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Health & Safety Basics in the Workshop from

Regular customers of the woodcarving and woodturning tools and equipment supplier The ToolPost ( have sufficient experience in the workshop to know the importance of taking health and safety precautions. However, even the most accomplished and sensible woodturner can become so engrossed with the task at hand that safety measures slip. Therefore, it's always worth reminding ourselves of some health and safety basics in the workshop.

First, let's look at the workshop environment itself. Both natural and electric lighting should be sufficiently bright; position your main work area near natural light if possible and certainly under direct and bright electric lighting.  Be aware that fluorescent lighting can cause a stroboscopic effect with the attendant risk of moving parts appearing stationary. Cables and extension cords should be organised and kept out of the way and the work area should be cleaned away at the end of each woodcarving or woodturning session. Even seemingly innocuous turning and woodcarving tools can be dangerous in untrained hands.

Dealing with dust in the workshop is absolutely paramount when it comes to maintaining a safe environment which won't damage your health as inhaling airborne dust can cause respiratory problems and even lead to cancer, allergenic reactions and other ills.Windows which can be opened for ventilation are helpful, but the average workshop with windows will still require a dust extraction system. CamVac manufactures excellent dust extraction units, available from The ToolPost, which are affordable and highly effective at improving air quality in the workshop. Respiratory protection is similarly important. A dust mask can help, but powered respirators such as the JSP PowerCap and Trend Airshield  provide a higher level of protection.

Wearing protective clothing not only keeps your everyday clothes from getting ruined from endless hours spent at the woodturning lathe, but also means you don't run the risk of getting baggy clothes caught on equipment. Woodturners' smocks, also available from The ToolPost, come with useful details such as Velcro wrist closures to keep wood shavings out. Suitable protective footwear should also be worn, to protect feet should any tools get dropped. Eye protection is a must - safety goggles or a visor with side protection protects your eyes and face from flying wood fragments. Ear protection should not be forgotten given the increasing number of power tools used in woodcarving and turning.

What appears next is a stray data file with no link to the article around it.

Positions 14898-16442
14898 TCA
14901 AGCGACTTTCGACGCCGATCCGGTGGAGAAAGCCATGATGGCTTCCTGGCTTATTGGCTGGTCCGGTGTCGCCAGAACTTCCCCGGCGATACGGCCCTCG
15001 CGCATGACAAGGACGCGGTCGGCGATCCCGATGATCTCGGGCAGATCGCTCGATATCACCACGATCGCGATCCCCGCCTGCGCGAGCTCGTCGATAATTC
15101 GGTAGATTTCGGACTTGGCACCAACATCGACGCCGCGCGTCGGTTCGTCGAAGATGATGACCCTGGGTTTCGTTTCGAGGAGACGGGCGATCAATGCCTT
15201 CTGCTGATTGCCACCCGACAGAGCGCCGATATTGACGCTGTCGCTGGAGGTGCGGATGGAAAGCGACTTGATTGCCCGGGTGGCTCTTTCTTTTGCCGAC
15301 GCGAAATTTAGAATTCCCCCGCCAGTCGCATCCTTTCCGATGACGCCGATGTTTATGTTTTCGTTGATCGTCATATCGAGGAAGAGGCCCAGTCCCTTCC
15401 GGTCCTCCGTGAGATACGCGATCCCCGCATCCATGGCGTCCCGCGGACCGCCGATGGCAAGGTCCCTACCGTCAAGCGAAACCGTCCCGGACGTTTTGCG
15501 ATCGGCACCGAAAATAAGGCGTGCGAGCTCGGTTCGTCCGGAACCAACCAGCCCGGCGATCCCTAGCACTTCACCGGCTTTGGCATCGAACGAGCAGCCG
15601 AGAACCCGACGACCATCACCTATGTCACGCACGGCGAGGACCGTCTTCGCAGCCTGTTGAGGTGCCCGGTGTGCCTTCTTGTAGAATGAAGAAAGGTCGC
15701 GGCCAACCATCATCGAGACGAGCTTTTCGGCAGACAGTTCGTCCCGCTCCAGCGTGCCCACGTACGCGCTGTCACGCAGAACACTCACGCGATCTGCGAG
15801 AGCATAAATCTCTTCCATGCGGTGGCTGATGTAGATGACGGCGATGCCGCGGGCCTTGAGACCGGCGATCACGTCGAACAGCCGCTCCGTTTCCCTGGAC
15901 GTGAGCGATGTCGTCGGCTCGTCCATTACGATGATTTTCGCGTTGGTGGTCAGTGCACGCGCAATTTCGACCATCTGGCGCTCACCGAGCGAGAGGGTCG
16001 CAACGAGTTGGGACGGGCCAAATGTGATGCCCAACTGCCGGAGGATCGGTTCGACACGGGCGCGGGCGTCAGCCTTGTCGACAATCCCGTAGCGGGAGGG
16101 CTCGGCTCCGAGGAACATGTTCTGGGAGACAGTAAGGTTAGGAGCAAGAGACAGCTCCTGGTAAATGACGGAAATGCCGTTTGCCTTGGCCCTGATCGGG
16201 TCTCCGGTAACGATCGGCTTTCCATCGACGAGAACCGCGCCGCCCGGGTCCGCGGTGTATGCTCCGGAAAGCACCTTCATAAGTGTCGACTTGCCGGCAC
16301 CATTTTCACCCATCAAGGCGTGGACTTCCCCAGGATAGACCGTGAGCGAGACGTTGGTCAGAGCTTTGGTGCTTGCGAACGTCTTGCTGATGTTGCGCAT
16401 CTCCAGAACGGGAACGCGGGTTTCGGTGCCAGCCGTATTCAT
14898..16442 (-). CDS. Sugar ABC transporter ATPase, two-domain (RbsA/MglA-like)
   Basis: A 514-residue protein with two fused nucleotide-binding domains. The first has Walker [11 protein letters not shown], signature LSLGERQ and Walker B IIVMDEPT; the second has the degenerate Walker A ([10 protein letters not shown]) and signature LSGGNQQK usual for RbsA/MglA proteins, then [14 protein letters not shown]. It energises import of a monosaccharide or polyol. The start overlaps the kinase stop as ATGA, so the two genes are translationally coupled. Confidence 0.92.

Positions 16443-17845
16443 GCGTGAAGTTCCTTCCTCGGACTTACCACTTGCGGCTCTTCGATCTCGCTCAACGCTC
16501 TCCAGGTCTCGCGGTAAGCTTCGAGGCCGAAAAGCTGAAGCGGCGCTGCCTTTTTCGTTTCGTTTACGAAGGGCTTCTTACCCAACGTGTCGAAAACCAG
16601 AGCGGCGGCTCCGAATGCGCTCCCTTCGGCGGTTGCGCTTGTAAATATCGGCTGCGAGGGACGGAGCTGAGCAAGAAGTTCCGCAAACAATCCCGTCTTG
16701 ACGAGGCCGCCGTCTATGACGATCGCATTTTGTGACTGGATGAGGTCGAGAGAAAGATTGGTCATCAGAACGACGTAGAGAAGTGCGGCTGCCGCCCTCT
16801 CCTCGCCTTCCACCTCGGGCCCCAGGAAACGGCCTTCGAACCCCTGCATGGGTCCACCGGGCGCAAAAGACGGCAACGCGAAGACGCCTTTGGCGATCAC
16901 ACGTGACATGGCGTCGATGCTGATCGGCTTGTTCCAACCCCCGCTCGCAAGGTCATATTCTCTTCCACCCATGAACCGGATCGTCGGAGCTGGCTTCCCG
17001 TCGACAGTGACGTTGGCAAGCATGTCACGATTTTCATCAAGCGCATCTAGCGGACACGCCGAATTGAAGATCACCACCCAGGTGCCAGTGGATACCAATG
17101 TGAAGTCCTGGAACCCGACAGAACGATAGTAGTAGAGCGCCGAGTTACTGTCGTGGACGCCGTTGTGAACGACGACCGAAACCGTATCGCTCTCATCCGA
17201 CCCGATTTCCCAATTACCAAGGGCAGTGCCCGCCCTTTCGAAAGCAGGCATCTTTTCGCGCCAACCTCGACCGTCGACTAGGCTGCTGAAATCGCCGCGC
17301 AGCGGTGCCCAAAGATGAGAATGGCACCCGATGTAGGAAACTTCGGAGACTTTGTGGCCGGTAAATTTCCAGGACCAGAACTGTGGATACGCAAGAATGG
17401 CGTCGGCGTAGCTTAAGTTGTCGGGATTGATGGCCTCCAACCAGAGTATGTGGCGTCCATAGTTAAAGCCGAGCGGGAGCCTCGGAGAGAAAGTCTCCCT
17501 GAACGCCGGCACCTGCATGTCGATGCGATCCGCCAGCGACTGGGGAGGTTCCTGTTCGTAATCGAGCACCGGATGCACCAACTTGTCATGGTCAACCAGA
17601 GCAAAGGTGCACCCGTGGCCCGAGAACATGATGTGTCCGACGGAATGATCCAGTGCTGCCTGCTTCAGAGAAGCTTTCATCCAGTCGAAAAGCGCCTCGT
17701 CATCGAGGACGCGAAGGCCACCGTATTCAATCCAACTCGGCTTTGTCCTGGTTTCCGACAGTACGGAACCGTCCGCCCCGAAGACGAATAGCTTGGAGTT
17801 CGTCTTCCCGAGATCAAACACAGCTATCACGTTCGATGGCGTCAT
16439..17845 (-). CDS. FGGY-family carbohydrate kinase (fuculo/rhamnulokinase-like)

Finally, the other potentially hazardous features of a workshop are the turning or carving tools themselves, as well as the woodturning lathe. Tool sharpening is vital not only for the efficiency of the tool, but also for its safety; a dull tool results in forced movement which can cause injury. Always read the manufacturer's manual for your woodturning lathe, including any safety tips for use. Start the lathe at the slowest speed before raising the speed to the desired level and never leave it unattended when it is on. Continue to check on the alignment and operation of your woodturning lathe throughout its life to ensure its ongoing safety.

Finally, keep all distractions out of the workshop and always keep a first aid box and fire extinguisher to hand. Take a look at the full range of health and safety equipment and accessories at The ToolPost website:


Editor's Note: The ToolPost is represented by the digital marketing specialists and SEO provider Jumping Spider Media. Please direct all press queries to Louise Byrne. Email: or call: +44 (0)20 3070 1959 / +34 952 783 637.

1997-2010 P. Hemsley.  The information on this website is the copyright property of Peter Hemsley.  Coeur du Bois and The ToolPost are trading styles of Peter Hemsley.  Whilst reasonable efforts are made to ensure the accuracy of information presented, no liability can be accepted for errors in this information nor for contingencies arising therefrom.  If you are inexperienced in any aspect of woodworking, we would strongly counsel that you take a course of formal instruction before commencing to practice